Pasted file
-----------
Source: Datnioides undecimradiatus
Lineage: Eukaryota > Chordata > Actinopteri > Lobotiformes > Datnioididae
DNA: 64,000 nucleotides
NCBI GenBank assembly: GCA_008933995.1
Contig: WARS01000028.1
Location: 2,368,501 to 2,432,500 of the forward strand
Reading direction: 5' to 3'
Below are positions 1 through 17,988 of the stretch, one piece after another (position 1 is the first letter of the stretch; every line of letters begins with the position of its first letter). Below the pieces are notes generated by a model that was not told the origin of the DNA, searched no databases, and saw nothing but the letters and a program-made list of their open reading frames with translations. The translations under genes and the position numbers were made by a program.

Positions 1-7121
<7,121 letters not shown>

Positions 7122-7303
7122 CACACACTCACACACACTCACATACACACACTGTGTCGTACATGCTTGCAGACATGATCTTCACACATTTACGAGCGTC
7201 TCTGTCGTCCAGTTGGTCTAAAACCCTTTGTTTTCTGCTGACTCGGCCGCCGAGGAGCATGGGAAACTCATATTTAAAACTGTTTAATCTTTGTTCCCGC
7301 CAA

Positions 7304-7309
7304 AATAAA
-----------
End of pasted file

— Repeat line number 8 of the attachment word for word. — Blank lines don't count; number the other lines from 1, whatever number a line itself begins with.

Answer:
Below are positions 1 through 17,988 of the stretch, one piece after another (position 1 is the first letter of the stretch; every line of letters begins with the position of its first letter). Below the pieces are notes generated by a model that was not told the origin of the DNA, searched no databases, and saw nothing but the letters and a program-made list of their open reading frames with translations. The translations under genes and the position numbers were made by a program.